I've seen Jeff Scott Soto in a couple of guises before. Once as the show stealing frontman of W.E.T. when they bossed the stage at the much missed Firefest and once as the most energetic, charismatic frontman Journey has ever had. Tonight in Edinburgh is different, he's here with his band to highlight his latest, and for his more melodically rock minded fans, controversially heavy outfit Soto. Although we were also to be treated to so much more. First up however were the Swiss outfit Vanadine, a band JSS has long been championing, and UK lads Bigfoot, who have in recent times begun creating a buzz almost as large as their shoe size. Sea of Tranquility's Steven Reid was there.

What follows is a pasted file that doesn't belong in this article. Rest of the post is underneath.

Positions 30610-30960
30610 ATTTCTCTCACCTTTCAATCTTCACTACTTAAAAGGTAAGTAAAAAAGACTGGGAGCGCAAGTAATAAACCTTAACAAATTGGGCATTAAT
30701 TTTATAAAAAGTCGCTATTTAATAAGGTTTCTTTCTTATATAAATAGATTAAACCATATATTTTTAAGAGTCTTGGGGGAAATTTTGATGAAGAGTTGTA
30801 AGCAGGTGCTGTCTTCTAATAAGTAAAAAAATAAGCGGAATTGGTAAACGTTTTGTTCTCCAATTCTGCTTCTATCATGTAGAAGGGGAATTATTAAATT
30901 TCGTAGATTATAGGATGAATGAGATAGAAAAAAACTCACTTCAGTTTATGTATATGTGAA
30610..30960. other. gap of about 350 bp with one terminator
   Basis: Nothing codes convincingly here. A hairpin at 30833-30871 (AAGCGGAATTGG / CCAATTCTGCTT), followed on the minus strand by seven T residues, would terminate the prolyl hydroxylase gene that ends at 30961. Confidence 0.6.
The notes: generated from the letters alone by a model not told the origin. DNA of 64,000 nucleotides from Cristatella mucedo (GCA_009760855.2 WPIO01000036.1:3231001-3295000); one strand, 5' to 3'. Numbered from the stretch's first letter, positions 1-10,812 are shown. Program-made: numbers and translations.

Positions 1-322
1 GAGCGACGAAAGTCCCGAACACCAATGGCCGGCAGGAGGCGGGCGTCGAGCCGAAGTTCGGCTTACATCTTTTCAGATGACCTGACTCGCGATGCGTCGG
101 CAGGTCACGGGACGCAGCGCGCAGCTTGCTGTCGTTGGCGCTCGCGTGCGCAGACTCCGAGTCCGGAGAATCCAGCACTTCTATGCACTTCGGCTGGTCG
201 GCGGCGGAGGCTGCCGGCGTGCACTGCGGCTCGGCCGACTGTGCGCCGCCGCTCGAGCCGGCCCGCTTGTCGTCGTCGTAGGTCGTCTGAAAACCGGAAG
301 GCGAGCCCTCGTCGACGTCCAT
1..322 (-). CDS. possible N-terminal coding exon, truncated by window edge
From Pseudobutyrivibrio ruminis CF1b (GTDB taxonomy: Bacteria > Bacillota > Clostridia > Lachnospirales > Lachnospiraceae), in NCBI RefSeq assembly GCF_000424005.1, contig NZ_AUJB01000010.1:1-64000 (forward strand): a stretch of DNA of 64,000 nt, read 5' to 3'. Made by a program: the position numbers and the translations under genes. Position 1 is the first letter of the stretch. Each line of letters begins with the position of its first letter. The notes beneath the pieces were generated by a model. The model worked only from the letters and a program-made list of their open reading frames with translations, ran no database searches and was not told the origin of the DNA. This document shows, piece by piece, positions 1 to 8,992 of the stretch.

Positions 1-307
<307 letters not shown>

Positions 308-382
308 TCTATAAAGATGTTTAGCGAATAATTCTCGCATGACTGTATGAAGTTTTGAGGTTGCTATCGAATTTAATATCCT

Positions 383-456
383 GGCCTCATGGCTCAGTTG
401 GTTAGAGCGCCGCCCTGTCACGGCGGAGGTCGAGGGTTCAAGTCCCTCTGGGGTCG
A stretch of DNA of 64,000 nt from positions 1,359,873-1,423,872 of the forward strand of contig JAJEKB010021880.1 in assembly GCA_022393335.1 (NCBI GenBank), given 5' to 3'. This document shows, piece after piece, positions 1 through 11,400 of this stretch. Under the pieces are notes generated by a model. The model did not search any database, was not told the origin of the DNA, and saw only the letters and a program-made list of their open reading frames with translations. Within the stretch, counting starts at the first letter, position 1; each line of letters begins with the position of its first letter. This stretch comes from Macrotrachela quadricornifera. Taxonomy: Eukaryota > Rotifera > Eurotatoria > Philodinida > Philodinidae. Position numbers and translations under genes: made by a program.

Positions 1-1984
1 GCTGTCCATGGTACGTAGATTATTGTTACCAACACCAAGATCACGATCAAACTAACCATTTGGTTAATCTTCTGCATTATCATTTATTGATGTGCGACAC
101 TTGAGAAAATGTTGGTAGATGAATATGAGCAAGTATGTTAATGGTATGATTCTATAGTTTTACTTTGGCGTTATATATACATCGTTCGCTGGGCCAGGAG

Although the 'official support' for this tour, Vanadine hit the stage first, a pretty much unknown name here in the UK given the chance to show their wares before a reasonably sized crowd. Sitting on the riffy end of heavy rock, there's a mix of good time vibes, thunderous guitars and the occasional tongue in cheek lyric about what this lot do. It's also clear that they're here to have fun, and to make sure everyone else does too. In truth, the language barrier between frontman Mitch M. Michel and the audience also creates a few unintentionally humorous moments, but in general it's a reasonably solid set of riff packed songs that make the desired first impression. "Liar" is a chunky slice of controlled anger, although it's the 'love song' "Fuck U" and it's infectious Ugly Kid Joe like bounce-about that proves the highlight. They didn't quite have folk scurrying to the merch desk to throw money at them, but Vanadine certainly made some new friends with a performance that suggests that with a little honing and stage presence, they could go far.